New Zealand Prime Minister Jacinda Ardern says an attack at Auckland’s New Lynn Countdown supermarket today was a terrorist attack carried out by a violent extremist.
The prime minister and Police Commissioner Andrew Coster addressed media after the man was shot dead at a west Auckland mall this afternoon.
It is understood six people – all shoppers at the mall – have been wounded in the incident at LynnMall in New Lynn.
A St John Ambulance spokesperson said three patients in a critical condition and one patient in a serious condition had been taken to Auckland City Hospital; one patient in a moderate condition had been taken to Waitakere hospital; and one patient in a moderate condition had been taken to Middlemore Hospital.
Ardern revealed the terrorist was a Sri Lankan national who had arrived in New Zealand in October 2011 and he became a person of national security interest from 2016.
The reasons he was known to agencies was subject to suppression orders, but Ardern said it was her view that it was in the public interest to share as much information as possible.
The prime minister did say the terrorist held a violent ideology inspired by the Islamic State, but it would be wrong to direct any frustration at anyone other than this individual.
She said she was personally aware of the terrorist before today’s attack.
Ardern said it was a senseless attack and she was sorry it had happened.
“What happened today was despicable. It was carried out by an individual.”
Ardern said the individual was under constant monitoring, and he was shot and killed within 60 seconds of the attack starting.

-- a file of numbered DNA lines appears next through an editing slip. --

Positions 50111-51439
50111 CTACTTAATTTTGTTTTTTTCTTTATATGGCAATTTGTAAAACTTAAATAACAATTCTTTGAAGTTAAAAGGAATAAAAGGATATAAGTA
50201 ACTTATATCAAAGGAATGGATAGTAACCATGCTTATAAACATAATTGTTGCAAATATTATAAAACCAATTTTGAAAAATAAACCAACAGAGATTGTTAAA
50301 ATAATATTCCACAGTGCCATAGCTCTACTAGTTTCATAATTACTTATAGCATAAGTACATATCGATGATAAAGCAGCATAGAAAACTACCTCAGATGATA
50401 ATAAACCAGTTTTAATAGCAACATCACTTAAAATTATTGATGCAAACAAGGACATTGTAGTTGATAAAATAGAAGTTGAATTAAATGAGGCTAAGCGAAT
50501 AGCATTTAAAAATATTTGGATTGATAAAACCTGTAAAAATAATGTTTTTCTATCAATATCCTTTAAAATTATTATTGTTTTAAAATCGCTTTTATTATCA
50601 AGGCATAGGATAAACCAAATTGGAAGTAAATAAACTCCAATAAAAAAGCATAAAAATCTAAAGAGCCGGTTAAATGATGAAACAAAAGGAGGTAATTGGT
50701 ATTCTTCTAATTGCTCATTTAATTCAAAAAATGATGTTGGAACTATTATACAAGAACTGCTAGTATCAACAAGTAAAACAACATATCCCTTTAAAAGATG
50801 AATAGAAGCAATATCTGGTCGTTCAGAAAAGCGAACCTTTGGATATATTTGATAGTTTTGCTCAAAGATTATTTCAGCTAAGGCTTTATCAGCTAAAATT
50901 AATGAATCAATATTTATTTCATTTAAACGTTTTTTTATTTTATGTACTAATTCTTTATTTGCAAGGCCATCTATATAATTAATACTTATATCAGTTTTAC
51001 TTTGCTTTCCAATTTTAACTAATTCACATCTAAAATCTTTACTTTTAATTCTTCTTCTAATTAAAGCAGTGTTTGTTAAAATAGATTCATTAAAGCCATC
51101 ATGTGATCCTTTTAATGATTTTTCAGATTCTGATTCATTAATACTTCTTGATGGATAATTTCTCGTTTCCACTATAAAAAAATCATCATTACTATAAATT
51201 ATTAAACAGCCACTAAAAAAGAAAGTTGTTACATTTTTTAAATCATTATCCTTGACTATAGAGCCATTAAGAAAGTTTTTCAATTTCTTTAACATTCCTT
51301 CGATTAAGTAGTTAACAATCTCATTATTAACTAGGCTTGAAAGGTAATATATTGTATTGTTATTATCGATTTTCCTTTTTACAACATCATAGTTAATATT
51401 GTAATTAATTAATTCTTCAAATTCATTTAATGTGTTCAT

The police team who was monitoring shot and killed him.
Commissioner Coster said the man had been under heavy surveillance because of concerns about his ideology.
He had entered the store and obtained a knife from within the store before starting the attack.
When the man approached police with the knife he was shot and killed.
Surveillance teams ‘close’
Coster said the surveillance teams were “as close as they possibly could be without compromising the surveillance”.
“I acknowledge that this situation raises questions about whether police could have done more, whether police could have intervened more quickly. I’m satisfied based on the information available to me that the staff involved did not only what we expect they would do in this situation, but did it with great courage,” he said.
“The reality is, that when you are surveilling someone on a 24/7 basis, it is not possible to be immediately next to them at all times. The staff intervened as quickly as they could and they prevented further injury in what was a terrifying situation,” Coster said.
Ardern said all legal and surveillance power had been used to try to keep people safe from this individual.
“What I can say is that we have utilised every legal and surveillance power available to us to try and keep people safe from this individual. Many agencies and people were involved and all were motivated by the same thing – trying to keep people safe.”
He said the individual was very surveillance-conscious, and surveillance teams needed to maintain a distance to be effective.
intervened ‘in 60 seconds’
“There was nothing to prevent him being in the community and we were doing absolutely everything possible to monitor him and indeed the fact that we were able to intervene so quickly — in roughly 60 seconds — shows just how closely we were watching him.”
Ardern said the local Muslim community had been “nothing but helpful and supportive. It would be wrong to direct any frustration to anyone beyond this individual. That is who is culpable, that is who is responsible — no one else”.
She said his past behaviour and action did not reach the threshold to have him in in prison, which was why he was being constantly monitored.
An eyewitness told RNZ she had seen a man running around armed with a knife and heard many people screaming.
Another shopper who was in the supermarket at the time heard someone scream before shoppers started running towards the door.
Heavily armed police and ambulances remain at the scene.
This article is republished under a community partnership agreement with RNZ.